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Tips for home owners and long-time
When I first moved to Mazatlán, I had far more questions than I had answers.
I received a great deal of help from friends and neighbors, but I learned more
from mistakes. In this chapter, I will try to provide you with some helpful tips
as well as some pitfalls to avoid. I'm sure you have other preferences, but these
are based on my own experience and information given to me by other people.
The Major Essentials
Shipping your furniture into Mexico: If you have an FM-3, you can have
your furniture shipped to Mazatlán. You will need to provide a list of items
that will be transported. Don't attempt to bring new items to Mazatlán, as it
will cost in import fees. Your inventory needs to include the make, model
number, and serial number of anything electric. Remember that the date of
manufacture is on the item and if it is less than one-year old--more pesos. For
the rest of the items, descriptions such as five boxes of clothes and three boxes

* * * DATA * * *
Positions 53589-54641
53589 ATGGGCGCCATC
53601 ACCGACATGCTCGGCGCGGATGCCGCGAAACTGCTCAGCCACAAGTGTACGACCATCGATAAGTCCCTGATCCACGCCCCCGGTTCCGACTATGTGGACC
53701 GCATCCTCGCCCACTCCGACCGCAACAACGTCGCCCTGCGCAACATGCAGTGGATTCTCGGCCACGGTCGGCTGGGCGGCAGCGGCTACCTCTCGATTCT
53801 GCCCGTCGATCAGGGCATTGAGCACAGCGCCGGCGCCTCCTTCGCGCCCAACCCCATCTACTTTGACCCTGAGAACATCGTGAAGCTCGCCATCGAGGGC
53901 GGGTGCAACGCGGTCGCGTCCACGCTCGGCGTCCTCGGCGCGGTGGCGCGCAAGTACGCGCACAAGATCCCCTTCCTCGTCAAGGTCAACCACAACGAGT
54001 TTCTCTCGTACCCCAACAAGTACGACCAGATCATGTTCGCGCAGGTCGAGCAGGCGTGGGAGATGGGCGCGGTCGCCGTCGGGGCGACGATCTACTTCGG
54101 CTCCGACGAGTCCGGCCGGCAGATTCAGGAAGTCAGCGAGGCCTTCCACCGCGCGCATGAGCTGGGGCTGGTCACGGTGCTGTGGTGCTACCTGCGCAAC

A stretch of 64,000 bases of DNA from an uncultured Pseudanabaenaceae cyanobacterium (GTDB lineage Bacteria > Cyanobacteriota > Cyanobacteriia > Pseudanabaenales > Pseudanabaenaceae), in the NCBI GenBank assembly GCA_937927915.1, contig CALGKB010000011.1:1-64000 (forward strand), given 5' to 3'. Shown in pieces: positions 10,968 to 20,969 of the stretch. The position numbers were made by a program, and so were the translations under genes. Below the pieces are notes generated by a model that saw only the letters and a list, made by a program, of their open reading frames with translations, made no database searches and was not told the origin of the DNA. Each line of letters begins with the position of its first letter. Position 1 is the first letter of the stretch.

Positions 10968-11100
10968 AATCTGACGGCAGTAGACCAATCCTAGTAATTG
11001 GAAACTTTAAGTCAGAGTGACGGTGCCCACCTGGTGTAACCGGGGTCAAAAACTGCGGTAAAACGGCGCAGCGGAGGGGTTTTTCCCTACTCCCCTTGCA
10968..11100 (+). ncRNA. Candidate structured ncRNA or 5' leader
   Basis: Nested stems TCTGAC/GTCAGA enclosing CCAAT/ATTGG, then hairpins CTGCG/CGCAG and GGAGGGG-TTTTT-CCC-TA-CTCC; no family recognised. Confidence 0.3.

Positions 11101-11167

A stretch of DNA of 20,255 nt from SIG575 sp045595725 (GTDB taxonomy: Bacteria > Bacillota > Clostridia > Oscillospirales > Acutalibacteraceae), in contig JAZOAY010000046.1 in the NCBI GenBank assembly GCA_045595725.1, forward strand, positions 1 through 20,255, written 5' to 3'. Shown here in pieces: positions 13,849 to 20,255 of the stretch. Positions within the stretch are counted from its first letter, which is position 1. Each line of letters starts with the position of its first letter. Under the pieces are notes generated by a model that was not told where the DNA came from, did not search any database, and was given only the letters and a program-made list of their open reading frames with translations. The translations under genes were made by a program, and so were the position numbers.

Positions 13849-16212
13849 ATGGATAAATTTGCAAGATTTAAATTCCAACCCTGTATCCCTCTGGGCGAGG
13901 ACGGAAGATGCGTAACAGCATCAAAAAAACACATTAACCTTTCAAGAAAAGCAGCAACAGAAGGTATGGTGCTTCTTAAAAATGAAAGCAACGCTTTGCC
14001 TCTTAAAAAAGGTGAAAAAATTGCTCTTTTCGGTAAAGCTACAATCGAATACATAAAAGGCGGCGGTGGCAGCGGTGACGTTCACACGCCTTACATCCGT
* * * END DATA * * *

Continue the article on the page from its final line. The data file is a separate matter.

of kitchen articles are sufficient. Take four copies of your inventory and your
FM-3 to the nearest consulate, where they must stamp it and write in your FM-
3 document that you are bringing down your furniture. You give these
stamped inventories along with a notarized copy (by the consulate) of your
FM-3 to your shipper. When your furniture reaches Mexico, customs inspec-
tors will check it and may want to charge you for something they think is new.
You can argue the point if you would like, but if it is not too unreasonable, I
suggest you pay the price and get your furniture moved into your new home.
A good source for moving is at
Furniture: There are furniture buys all around Mazatlán. Concordia, a small
town about thirty miles from Mazatlán, is best known for colonial style furni-
ture, but they make several styles and have a number of different factories.
Mesillas is a little town about 3 miles northeast of Concordia. They make all
different kinds of furniture. Try Fábrica de Muebles at Dámian Carmona #32.